Mauritius is a beautiful island with white sandy beaches and crystal blue water. Located off the coast of Madagascar, it was famously described as “paradise on Earth” by Mark Twain. When your plane start its descent into Mauritius, you are blinded by the light reflected off the placid lagoons.
I lived in Mauritius for the first 19 years of my life, which makes me very qualified to write about it.
There are few things that you should know before going to this paradise island, such as,
1. Mauritians are very friendly
Mauritians are the friendliest and most hospitable people (I am not at all biased). They will happily give you directions and help, and will never let you leave their house without feeding you – even if you drop in unannounced.
Mauritius is a multi-cultural nation with Hindus, African Mauritian, Caucasian Mauritian and Chino Mauritian all living peacefully.
The population is predominantly Hindu and as such you can expect a lot of Hindu traditions.
3. Best time to go
The Best time to go to Mauritius is in Autumn (April to May) and Spring (Sept-November).
Mauritius is pretty temperate year round but it can get very hot in summer. You should also avoid the cyclone season which is between January and March.
The food is a reflection of the multiculturalism of Mauritius and it is one of things that I miss the most about Mauritius.
Street food is big in Mauritius, less so in the capital, where the government has imposed a ban. You will often see motorcycles with boxes on the back, containing all sorts of tropical fruit (pineapple with salt and chili), pickled olives, or my favourite, dholl puri (split-pea flatbread with vegetable or bean curry and pickles). Don’t be afraid to eat on the street or the small shops, if in doubt, just go where the queues are.
The currency in Mauritius is the Mauritian Rupee (MUR). I will not advise exchanging your money at the lesser/street exchange booths. You are just asking for trouble and might potentially get fake bills. The best place to obtain Rupees is from ATMs.
There are over 10 languages spoken in Mauritius with the main three being Creole, French and English. Mauritians are more fluent and predisposed to French than English.
They will however understand all three including some oriental languages such as Hindi. Interestingly, all education in Mauritius is conducted in English.
The majority of the population is Hindu but there are various religions and traditions observed in Mauritius.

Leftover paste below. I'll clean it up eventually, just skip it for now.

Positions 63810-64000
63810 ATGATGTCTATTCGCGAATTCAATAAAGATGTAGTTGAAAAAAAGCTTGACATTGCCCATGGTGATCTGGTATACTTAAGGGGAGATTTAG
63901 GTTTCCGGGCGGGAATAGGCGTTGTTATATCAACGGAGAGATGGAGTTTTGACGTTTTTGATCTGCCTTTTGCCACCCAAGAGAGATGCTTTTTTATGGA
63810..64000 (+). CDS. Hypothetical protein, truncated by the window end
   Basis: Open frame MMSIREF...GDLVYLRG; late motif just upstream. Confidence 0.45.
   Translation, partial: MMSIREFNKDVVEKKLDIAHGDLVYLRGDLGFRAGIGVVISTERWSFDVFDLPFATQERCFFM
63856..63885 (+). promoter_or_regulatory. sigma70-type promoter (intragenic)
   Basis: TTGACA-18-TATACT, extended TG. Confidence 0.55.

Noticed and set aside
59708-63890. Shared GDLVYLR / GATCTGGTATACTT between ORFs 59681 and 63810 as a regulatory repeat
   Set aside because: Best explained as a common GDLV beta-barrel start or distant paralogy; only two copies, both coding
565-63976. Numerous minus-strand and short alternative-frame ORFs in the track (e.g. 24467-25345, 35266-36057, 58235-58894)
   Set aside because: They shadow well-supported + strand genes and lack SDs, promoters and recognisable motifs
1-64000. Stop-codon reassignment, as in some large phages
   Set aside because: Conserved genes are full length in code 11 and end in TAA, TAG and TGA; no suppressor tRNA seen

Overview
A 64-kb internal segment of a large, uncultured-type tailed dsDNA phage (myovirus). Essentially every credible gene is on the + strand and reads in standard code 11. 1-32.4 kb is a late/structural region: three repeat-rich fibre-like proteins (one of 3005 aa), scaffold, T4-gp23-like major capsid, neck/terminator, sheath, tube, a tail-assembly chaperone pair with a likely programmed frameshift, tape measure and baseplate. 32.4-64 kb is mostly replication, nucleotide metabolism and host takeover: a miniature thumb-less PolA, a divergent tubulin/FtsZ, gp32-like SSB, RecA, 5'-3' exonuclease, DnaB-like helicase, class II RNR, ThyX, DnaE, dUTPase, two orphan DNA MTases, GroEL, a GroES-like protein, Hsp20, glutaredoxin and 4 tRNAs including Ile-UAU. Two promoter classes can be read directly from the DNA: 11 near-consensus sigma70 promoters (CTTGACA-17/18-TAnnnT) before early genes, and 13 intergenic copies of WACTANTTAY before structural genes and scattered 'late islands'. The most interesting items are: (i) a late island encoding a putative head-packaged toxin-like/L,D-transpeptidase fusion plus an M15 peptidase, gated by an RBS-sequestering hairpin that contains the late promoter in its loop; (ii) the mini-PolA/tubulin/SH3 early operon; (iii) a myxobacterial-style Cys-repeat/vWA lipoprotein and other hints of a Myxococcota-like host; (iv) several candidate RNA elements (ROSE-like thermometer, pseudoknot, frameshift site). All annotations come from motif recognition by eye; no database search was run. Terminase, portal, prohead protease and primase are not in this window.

If you are there at the right time of the year, make sure to check the Cavadee or Mahashrivati festival. Thousands of people walk long distances carrying heavy statues on their shoulders to pay respect to their deities.
It is a very powerful moment and you will not regret taking part in it. Just make sure to wear the appropriate clothes and do not wear shoes while walking in the procession.
Mauritius has some of the best beaches in the world. See my best sightseeing guide for more advice on where to find the best beaches.
9. Mauritius is not cheap
Considering that 95% of goods are imported, Mauritius is not a cheap destination.
Being such a popular tourist destination, prices are comparable to places like Australia or Paris. It is however considerably cheaper than somewhere like the Maldives.
10. Getting around
The only form of Public Transport are buses. My advice is to skip them; they are rickety, never on time and very hard to figure out unless you are with a local.
My advice would be to hire a car as it is cheaper than taxis (which can be quite expensive). Just make sure to bring an international license. Mauritius drives on the left, like the UK and Australia. The roads can be quite narrow in towns and villages, with people parking haphazardly. The highways are large and well looked after, but can be treacherous when dark and/or raining. Often there are very few street lights and finding house numbers can be a challenge! However, stopping and asking a local will help you in the right direction. As I said before, Mauritians are more than happy to help. Parking is usually not an issue except in the centre of Port Louis.
11. Sim Card
Orange is the biggest network provider and SIM cards can be purchased at the airport. You can purchase scratch-off recharge vouchers at many of the local tabacs (small shops). The basic sim package costs 100MUR and includes calls, data and texts.
Remember to bring your passport when buying as they will require identification.
Mauritius is generally quite safe but as any other places there are trouble spots and you should avoid walking at night especially in deserted spots. Also, something that surprised Scott was the large number of stray (or semi-stray) dogs, which can be an issue if you are walking at night.
The famous dodos were endemic to Mauritius. Having never had to defend themselves from predators, given that Mauritius had none, they were very slow and hence got captured and eaten.
I hope that you found these tips useful. Have you ever been to Mauritius? Let me know your tips in the comments below.